I've removed the restraints on the LTT development list. Anyone can now freely subscribe to the list without requiring approval. Please keep the list for development issues only. There is a users list and user questions should be posted there.

09/12/2001 - User-space events and dynamic trace mask modifications

0.9.5pre4 adds user-space events logging capabilities and the ability to dynamically modify trace masks programmatically from user-space. To do so, a number of modifications have been made both in the kernel and in the user-space tools. And the trace format has changed yet again. It is now at 1.12. A patch implementing 1.12 is included with LTT 0.9.5pre4 for linux 2.4.16.

To accomodate the additions, a new library has been created, libusertrace. This library is found in TraceToolkit/LibUserTrace. Use the usual "make; make install" and follow this with an "ldconfig" in order to udpate the library database. Here is the summary of the API provided by the library:

int trace_attach
int trace_detach
int trace_create_event
       (char*         /* String describing event type */,
	char*         /* String to format standard event description */,
	int           /* Type of formatting used to log event data */,
	char*         /* Data specific to format */);
int trace_destroy_event
       (int           /* The event ID given by trace_create_event() */);
int trace_user_event
       (int           /* The event ID given by trace_create_event() */,
	int           /* The size of the raw data */,
	void*         /* Pointer to the raw event data */);
int trace_set_event_mask
       (trace_event_mask   /* The event mask to be set */);
int trace_get_event_mask
       (trace_event_mask*  /* Pointer to variable where to set event mask retrieved */);
int trace_enable_event_trace
       (int          /* Event ID who's tracing is to be enabled */);
int trace_disable_event_trace
       (int          /* Event ID who's tracing is to be disabled */);
int trace_is_event_traced
       (int          /* Event ID to be checked for tracing */);

If you are familiar with the kernel-space API to create and log custom events, you will notice that these functions are almost identical, to the exception of the mask manipulation functions which have no direct equivalent in kernel-space. The only difference being the trace function which is called trace_user_event() instead of trace_raw_event(). To get the complete description of each of the above and an insight in how they opperate, take a look at TraceToolkit/LibUserTrace/UserTrace.c. Basically, all interaction between the library and the trace device is done through the use of the ioctl() call.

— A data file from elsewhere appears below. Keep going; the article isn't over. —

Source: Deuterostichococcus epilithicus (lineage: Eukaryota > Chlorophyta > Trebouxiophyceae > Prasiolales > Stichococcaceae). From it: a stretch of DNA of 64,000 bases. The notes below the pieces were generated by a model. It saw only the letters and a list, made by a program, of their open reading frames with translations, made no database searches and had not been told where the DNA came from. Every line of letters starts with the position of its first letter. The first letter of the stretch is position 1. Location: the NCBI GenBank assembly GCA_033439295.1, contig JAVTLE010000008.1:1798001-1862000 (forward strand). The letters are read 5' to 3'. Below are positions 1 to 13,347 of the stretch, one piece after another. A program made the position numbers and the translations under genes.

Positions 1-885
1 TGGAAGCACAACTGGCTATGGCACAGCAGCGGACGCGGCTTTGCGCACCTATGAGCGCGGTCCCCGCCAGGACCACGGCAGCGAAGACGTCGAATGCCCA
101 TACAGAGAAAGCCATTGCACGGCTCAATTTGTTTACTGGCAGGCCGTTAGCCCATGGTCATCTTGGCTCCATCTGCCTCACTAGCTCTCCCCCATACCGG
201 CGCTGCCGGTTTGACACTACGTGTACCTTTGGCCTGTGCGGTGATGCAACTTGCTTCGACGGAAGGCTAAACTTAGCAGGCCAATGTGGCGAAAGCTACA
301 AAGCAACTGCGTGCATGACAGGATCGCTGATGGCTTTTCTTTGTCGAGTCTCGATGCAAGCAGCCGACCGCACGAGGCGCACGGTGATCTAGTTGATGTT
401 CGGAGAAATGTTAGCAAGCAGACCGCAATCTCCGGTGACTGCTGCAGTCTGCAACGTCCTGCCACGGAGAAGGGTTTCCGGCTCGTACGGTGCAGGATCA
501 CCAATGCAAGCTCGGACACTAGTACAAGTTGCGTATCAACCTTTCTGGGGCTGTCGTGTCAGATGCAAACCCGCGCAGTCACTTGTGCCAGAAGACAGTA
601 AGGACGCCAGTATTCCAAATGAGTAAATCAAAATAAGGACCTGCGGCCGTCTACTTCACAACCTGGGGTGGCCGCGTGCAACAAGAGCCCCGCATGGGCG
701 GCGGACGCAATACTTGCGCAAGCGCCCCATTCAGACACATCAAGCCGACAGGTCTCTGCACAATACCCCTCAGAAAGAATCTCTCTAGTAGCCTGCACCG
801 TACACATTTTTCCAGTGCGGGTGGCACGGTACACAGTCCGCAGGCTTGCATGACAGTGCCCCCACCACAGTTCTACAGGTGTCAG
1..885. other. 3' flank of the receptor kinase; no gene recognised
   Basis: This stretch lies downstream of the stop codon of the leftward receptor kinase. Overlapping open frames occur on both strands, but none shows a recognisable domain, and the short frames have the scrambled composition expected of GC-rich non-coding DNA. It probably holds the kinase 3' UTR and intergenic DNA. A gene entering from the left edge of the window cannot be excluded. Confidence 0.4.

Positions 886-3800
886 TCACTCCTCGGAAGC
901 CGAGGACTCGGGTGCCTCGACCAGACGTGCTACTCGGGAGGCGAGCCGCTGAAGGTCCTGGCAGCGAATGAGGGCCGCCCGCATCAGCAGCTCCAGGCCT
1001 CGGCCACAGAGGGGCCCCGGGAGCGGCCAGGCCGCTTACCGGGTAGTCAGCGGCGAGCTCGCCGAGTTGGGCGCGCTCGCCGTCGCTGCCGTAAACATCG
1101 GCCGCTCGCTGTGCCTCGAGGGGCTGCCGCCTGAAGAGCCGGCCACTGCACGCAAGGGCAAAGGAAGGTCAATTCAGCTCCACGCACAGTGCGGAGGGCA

The library uses a new trace device, /dev/tracerU, which can be automatically created when running the script found in the package's root directory. This device has the same major number as the /dev/tracer entry but has a minor number of 1 instead of 0. The /dev/tracerU device can be opened many times in parallel whereas /dev/tracer can only be opened once, usually by the trace daemon.

In order to facilitate usage of the API, I've included examples in the new Examples directory. There are 2 new sets of examples, one for user event logging and one for dynamic modification of trace masks from user-space.

Notice that mask modification is logged as part of the trace. The event database cumulates all the masks using a bitwise AND to obtain the minimal set of events that were traced during the whole trace. This, in turn, is used by the Visualizer to determine whether he can actually draw the trace or not.

0.9.5pre4 has been tested both on i386 and PPC and works fine. RTAI tracing still doesn't work but will be fixed for 0.9.5 final.

I've also added the complete text of my Master's thesis in the documentation section. Since this was done at the École Polytechnique de Montréal, the text is in french. The document gives a complete breakdown of the research behind LTT, its architecture and performance. If you're looking for a summary of the thesis then have a look at the Usenix article available in the same section.

19/09/2001 - Trace format bug fix

Trace format 1.10 had a bug on the frontier between buffer changes because of size changes in the data type of the event size data component. 0.9.5pre3 implements format 1.11 which corrects this.

17/09/2001 - LTT library and custom formatting information

With 0.9.5pre2 out, there are a couple of interesting additions to anyone wanting to make advanced use of custom events and event analysis. Here is the new layout of the LTT sources:

To install, you need to do the following (as root):